The Equal Protection argument made by plaintiffs is unique. They argue that the state has created an impermissible class of persons. The class consists of those individuals who are injured by a political subdivision of the state and are not afforded a remedy. This class differs from those individuals who are injured by a political subdivision of the state and are allowed to pursue a remedy. Because the plaintiffs do not constitute a class which would require use of strict or intermediate scrutiny, we use the rational relationship test when evaluating the constitutionality of the Mississippi sovereign immunity statute. See, e.g., Massachusetts Bd. of Retirement v. Murgia, 427 U.S. 307, 314, 96 S. Ct. 2562, 2567, 49 L. Ed. 2d 520 (1976) (employing the rational-basis standard).
At least two circuit courts have held an immunity statute does not violate the Equal Protection Clause merely because immunity is granted to some agencies or parties and not to others. See Kranson v. Valley Crest Nursing Home, 755 F.2d 46 (3d Cir. 1984); Aubertin v. Board of City Comm'rs, 588 F.2d 781 (10th Cir. 1978). It is rational for the legislature to provide sovereign immunity to the PRWD in order to advance the legislative purpose of the agency (Sec. 51-9-103) or because the agency's source of revenue is limited and must be used for purposes prescribed by the legislature (Secs. 51-9-121, 125, 131, 133-39, 141-47). Plaintiffs have not shown us how this scheme is irrational and we cannot conceive how they could meet this burden. Accordingly, the statutory scheme does not violate the Equal Protection Clause of the Fourteenth Amendment to the United States Constitution.
The Due Process Clause is violated, according to plaintiffs, because the sovereign immunity statute prevents then from prosecuting their claims against the PRWD for the death of their daughter. This claim, being deprived of your day in court, involves the concept of Procedural Due Process. To prevail, plaintiffs must prove (1) they were deprived of a protected property interest and (2) they were denied the process due them. Logan v. Zimmerman Brush Co., 455 U.S. 422, 428, 102 S. Ct. 1148, 1153, 71 L. Ed. 2d 265 (1982).
Plaintiffs brief on this issue almost entirely complains that sovereign immunity is an unjust doctrine and should be abolished. They cite law reviews, treatises and other legal authority for support. What they fail to tell us is the property interest of which they were deprived. We assume, as do defendants, the property interest to which they are referring is the right to bring a wrongful death action on behalf of their now deceased daughter. Property interests are created and defined by state law. See Board of Regents v. Roth, 408 U.S. 564, 577, 92 S. Ct. 2701, 2709, 33 L. Ed. 2d 548 (1972). Although the state wrongful death statute may have created this cause of action or property interest, the sovereign immunity statute defined the property interest. In essence, the property interest involved in the case at bar is not protected because the PRWD is the defendant. State law does not allow suit against the PRWD. See French, 394 So. 2d at 385.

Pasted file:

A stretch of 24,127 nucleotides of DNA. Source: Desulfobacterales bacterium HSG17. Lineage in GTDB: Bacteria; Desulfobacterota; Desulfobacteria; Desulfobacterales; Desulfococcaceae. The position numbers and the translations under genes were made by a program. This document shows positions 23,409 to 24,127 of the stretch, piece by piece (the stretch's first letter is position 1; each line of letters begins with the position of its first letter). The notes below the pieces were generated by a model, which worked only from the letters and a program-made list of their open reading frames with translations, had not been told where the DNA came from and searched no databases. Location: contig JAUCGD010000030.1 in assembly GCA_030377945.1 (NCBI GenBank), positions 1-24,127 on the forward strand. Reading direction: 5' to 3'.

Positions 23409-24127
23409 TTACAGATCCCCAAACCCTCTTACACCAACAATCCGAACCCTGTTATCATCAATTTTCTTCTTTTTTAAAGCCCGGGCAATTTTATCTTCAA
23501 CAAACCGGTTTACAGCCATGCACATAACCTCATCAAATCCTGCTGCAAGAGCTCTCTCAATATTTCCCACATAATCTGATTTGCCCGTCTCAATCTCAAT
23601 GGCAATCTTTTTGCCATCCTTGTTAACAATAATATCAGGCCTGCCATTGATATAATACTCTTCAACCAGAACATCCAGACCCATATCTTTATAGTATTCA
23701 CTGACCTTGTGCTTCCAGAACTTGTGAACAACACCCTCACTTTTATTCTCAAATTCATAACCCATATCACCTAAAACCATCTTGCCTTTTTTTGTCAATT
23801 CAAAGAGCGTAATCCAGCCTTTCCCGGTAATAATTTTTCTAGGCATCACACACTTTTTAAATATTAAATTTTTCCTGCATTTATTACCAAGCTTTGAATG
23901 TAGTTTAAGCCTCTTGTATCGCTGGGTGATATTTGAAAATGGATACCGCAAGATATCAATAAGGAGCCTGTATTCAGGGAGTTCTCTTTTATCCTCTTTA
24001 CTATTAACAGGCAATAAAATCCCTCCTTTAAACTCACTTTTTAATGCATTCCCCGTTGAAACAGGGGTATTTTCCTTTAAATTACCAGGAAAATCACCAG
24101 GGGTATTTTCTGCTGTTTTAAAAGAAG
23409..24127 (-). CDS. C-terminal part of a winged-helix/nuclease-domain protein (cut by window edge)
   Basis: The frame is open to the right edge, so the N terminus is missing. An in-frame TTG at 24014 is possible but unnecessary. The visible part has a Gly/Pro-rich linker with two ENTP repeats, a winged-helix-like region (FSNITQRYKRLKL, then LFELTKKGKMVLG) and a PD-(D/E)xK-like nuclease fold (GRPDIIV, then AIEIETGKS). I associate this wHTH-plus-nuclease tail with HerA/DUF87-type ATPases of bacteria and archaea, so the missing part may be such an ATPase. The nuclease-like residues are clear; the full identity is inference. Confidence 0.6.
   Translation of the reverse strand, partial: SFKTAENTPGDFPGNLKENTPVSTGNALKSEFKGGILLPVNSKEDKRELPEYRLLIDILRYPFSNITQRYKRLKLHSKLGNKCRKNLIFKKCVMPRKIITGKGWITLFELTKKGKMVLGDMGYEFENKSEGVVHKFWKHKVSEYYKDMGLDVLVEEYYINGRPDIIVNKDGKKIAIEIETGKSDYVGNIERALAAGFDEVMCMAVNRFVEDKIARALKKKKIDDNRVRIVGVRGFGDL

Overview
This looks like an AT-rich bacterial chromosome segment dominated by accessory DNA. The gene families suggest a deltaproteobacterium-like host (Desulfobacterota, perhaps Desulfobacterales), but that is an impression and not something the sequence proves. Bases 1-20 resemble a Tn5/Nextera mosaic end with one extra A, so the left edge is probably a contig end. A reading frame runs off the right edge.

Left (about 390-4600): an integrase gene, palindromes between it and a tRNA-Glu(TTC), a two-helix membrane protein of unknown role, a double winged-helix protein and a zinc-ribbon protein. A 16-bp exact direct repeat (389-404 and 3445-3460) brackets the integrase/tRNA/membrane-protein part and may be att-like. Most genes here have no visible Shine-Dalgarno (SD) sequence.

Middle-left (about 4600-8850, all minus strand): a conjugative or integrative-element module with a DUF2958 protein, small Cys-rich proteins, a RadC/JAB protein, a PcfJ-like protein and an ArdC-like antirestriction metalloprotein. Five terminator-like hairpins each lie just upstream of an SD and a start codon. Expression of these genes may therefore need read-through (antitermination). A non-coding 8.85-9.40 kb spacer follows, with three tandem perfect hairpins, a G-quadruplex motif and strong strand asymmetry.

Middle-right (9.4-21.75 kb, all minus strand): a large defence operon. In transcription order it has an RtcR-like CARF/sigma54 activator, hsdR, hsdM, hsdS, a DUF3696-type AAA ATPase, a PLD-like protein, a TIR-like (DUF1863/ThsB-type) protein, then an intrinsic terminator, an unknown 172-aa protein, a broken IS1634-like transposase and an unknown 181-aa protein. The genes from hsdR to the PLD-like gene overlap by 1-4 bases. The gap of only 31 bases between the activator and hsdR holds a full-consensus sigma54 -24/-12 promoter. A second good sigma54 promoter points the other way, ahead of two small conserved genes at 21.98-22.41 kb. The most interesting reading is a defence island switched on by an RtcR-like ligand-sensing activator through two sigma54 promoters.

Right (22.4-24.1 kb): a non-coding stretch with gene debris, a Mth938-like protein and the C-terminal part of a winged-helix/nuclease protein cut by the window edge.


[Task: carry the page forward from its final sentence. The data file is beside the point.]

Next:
Further, even if there were a protected property interest, plaintiffs were not deprived the process that was due them. They had plenty of opportunity to contest the sovereign immunity scheme during the legislative process. The legislature provided all the process that was due. See Logan, 455 U.S. at 432-33, 102 S. Ct. at 1155-56 (citing Martinez v. California, 444 U.S. 277, 100 S. Ct. 553, 62 L. Ed. 2d 481 (1980)). Consequently, no violation of Procedural Due Process occurred.
Finally, plaintiffs assert the Mississippi sovereign immunity statute is a violation of the separation of powers doctrine of the United States Constitution. The sovereign immunity statute handcuffs the courts according to plaintiffs because Pruett stated "All previous opinions of this Court upholding immunity of the sovereign are hereby overruled." Pruett, 421 So. 2d at 1052. The legislature revived these opinions in the statute, however, and plaintiffs claim a violation of the separation of powers doctrine.
Plaintiffs have provided us with no authority, and we can find nothing in the Pruett decision or the enactment of the sovereign immunity statute, which would violate the nondelegation doctrine of the separation of powers principle. Nothing prohibits the legislature from fashioning the statute in the manner they followed. Consequently, plaintiffs cannot prevail on this point either.
No arguments were presented by the plaintiffs which would lead us to reverse the decision of the lower court. We are saddened by the accident that occurred, but the law is the law and we merely interpret that which is made for us to interpret. The district court did not err and therefore is
Section 11-46-6 of the Mississippi Code Annotated states in part that the sovereign immunity of political subdivisions, such as the Pearl River Water District, "shall continue to be governed by the case law governing sovereign immunity as it existed immediately prior to the decision in the case of Pruett v. City of Rosedale, 421 So. 2d 1046 (Miss.1982), and by the statutory law governing sovereign immunity in effect from and after the passage of Chapter 474, Laws of 1985."